But I already wrote it
A few weeks ago, we set out to implement a feature that enabled back office users to set a new rate ahead of time. With our analyst and the involved user being out of the office for days, we had to solely rely on written requirements. Two of us skimmed the documents, but didn’t take the time to assure there wasn’t any ambiguity - it looked trivial really. I went back to what I was doing, while my colleague set out to implement this feature. Going over the implementation together the next day, he had built something a lot more advanced than I had anticipated. While I argued that this was a lot more than we needed, we agreed to wait for feedback from our analyst to return from her holiday.
When our analyst returned, she confirmed that the implementation did a lot more than we needed. I suggested removing what we didn’t really need. My colleague argued that he now already had put in the effort to write it, and we should just leave it as is.
I can relate to feeling good about freshly written code, but that shouldn’t stop you from throwing it away. Code is just a means to an end; the side product of creating a solution or learning about a problem. If you really can’t let go, treasure it in a gist.
In this particular scenario, one could argue that making the solution more advanced than it should be, isn’t strong enough of an argument to make a big deal out of it. We’re giving the users a little extra for free, right?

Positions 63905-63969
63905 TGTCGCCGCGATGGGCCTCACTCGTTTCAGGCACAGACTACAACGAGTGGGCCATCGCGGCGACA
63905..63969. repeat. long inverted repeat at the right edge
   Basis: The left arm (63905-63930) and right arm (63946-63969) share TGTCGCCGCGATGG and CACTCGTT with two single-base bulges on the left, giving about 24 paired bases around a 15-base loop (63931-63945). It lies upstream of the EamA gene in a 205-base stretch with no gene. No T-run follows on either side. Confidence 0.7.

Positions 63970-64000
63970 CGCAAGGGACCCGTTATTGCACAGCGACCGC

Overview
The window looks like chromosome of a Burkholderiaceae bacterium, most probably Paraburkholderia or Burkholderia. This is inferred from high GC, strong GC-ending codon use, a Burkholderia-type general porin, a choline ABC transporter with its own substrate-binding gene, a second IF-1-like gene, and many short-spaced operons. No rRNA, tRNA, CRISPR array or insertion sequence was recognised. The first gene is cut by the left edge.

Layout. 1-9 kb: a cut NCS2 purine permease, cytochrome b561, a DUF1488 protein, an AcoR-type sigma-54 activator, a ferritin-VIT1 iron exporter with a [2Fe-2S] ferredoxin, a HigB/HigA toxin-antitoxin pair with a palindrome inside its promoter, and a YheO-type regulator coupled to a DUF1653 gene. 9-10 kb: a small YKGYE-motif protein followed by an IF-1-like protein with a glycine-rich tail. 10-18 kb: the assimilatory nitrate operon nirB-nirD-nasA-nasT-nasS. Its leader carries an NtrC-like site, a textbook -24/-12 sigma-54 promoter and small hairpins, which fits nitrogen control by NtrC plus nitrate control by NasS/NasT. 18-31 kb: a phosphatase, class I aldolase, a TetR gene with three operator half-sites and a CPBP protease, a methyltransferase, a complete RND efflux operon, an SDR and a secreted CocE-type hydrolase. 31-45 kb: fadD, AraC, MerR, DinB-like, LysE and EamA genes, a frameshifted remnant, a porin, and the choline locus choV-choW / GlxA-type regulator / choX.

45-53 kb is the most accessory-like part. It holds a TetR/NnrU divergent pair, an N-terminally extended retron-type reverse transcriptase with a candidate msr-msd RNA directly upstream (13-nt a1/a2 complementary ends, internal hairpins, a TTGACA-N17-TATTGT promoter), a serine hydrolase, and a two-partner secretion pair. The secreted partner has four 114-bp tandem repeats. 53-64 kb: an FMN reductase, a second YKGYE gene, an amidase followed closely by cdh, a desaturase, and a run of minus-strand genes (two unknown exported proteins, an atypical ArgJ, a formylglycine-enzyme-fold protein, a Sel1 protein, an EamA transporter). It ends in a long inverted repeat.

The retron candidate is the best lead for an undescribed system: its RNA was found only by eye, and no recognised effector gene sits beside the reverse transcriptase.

I cannot stress the importance of simplicity enough; to be simple is to be great, perfection is achieved not when there is nothing more to add, but when there’s is nothing left to take away, and all of that. Nobody likes bulky software. Nobody likes fighting complexity all day.
But by only considering the cost of initially writing it, you are also ignorant of the true cost of what appears to be a small little extra on the surface. Users, developers, designers and analysts alike have yet another thing to wrap their heads around. More code is not a good thing; more code to test, more code to maintain. Each feature, how small it may seem, needs to be taken into account when planning on new ones. Each feature, definitely an advanced one, makes the cost of training and support go up. The cost of implementing a feature is just a tiny portion of what it costs to support that feature through its entire lifetime.
Using this argument, I eventually succeeded in persuading my peer to dump the ballast. The real lesson for me however, is probably that how trivial it might have seemed, we could have ruled out any possible ambiguity in advance by using one of the various tools we have to our disposal; a smallish white board session or maybe pairing on some high level tests.